The Minnesota Family Investment Program (MFIP) is designed to help low-income families and pregnant women with job skills and income assistance. However, a Mid-Minnesota Legal Aid report released in February found that the program has not been adjusted for inflation since 1986.
If families meet “an initial income test, an initial asset limit of $2,000, and provide needed verifications” the MFIP provides in return a monthly benefit that includes cash and food assistance. An unemployed single parent with two children, for example, can get $532 and food benefits of $446.
The participant receives job training, must seek employment for at least 30 hours per week for up to six weeks, and gets their GED if under age 20 and didn’t finish high school.
“What someone was getting [in assistance] in 1986 is the same amount of money they would be getting today,” explained State Senator Jeff Hayden (DFL-Minneapolis) in a recent conversation with the MSR. He and other state lawmakers have sponsored an amendment to the Senate tax bill that, if passed, will help increase the MFIP’s income assistance. The Minnesota Legislature begins its session March 8.
“This is something that really needs to get done,” noted Hayden, adding that there are several Republican legislators who support it but too many who don’t simply because they see the MFIP, the state’s welfare reform program, as only helping people who don’t want to work.
The senator from South Minneapolis strongly disagrees because most MFIP participants are “victims of poverty.”
“We know they want to work and do better,” continued Hayden. “This is an opportunity to give them the basic dollars for them and their family to survive. They still need help in job skills to take care of themselves.”
Also, there is a 60-month time limit in the MFIP program, Hayden pointed out. “They have five years to use the benefits, and [after that] they’re gone.”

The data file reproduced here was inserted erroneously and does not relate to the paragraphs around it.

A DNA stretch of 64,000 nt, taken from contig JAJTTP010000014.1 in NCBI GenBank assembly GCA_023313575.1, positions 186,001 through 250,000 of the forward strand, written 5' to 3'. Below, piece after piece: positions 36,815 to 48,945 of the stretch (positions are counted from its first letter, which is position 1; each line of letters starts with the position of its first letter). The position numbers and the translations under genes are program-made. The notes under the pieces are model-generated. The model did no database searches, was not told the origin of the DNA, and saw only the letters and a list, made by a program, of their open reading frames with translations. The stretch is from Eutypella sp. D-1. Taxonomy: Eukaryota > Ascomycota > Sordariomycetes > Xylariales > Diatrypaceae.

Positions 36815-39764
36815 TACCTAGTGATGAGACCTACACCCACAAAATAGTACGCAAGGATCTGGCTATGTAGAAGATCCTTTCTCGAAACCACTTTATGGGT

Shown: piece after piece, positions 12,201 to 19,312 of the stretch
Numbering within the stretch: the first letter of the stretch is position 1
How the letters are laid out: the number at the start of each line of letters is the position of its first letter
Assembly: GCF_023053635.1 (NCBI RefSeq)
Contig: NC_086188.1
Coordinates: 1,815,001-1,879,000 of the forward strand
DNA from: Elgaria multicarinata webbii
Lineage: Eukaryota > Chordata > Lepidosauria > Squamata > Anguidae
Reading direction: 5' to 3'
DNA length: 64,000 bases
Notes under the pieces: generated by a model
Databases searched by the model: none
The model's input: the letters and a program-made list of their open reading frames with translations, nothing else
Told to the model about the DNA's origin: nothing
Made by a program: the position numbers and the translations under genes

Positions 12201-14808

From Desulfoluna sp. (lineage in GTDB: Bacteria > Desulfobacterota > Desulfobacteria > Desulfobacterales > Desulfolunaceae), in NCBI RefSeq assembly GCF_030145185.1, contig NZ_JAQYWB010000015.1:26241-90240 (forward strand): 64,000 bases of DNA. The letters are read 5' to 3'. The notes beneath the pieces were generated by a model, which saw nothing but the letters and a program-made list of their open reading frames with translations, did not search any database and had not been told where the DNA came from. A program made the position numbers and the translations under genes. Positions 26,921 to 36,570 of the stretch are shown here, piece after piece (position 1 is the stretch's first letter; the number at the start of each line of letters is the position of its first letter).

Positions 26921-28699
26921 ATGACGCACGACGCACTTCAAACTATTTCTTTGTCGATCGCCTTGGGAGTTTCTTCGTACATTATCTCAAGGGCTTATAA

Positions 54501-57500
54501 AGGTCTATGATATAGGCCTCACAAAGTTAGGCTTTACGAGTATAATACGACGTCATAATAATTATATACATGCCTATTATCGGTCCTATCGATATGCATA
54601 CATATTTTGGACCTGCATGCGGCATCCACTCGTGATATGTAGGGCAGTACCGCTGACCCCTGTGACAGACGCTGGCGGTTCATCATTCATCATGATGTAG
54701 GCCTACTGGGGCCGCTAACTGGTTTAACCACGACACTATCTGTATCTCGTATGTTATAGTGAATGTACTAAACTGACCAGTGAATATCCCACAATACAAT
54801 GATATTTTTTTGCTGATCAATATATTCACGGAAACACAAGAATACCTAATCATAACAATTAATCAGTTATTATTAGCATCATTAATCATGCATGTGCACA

The proposal is among other bills that Hayden and others are developing to help all Minnesotans. Hayden is also a co-sponsor of SF 2054 — the “disparities impact” bill — which he said “is the exact same bill” as HF 2198, introduced by DFL House Minority Leader Rep. Paul Thissen [see “State laws can accidently harm communities of color” story on this page].
“It’s an opportunity for us to look at ourselves and try to look at what impact [policies and laws] have on people of color and how it is going to help them,” explained Hayden, who subtitled it a “projection” bill. “We are trying to predict that if you pass this [bill], will it have a severe impact, [and] what impact, good or bad [it] can have on these communities, because we often know that a lot of well-intended proposals can have negative consequences to our communities.”
However, just as the GOP balked on supporting Minnesota Gov. Mark Dayton’s call for a special legislative session to closely look at the state’s racial disparities, Hayden unfortunately sees another hard time getting both state houses to agree on this legislation as well.
“We’re hopeful, but I am not sure in an environment like this, with people running for office demonizing this population as one who don’t want to work, which is not true,” said the state senator. But this would help all Minnesotans, including those of color, Hayden argued, adding that a serious effort must be made to put “more money in our people’s pockets to be part of this economy.”
If not, “I believe we will be in trouble for a very long time.”
Charles Hallman welcomes reader responses to email@example.com.
Charles Hallman is a contributing reporter and award-winning sports columnist at the Minnesota Spokesman-Recorder.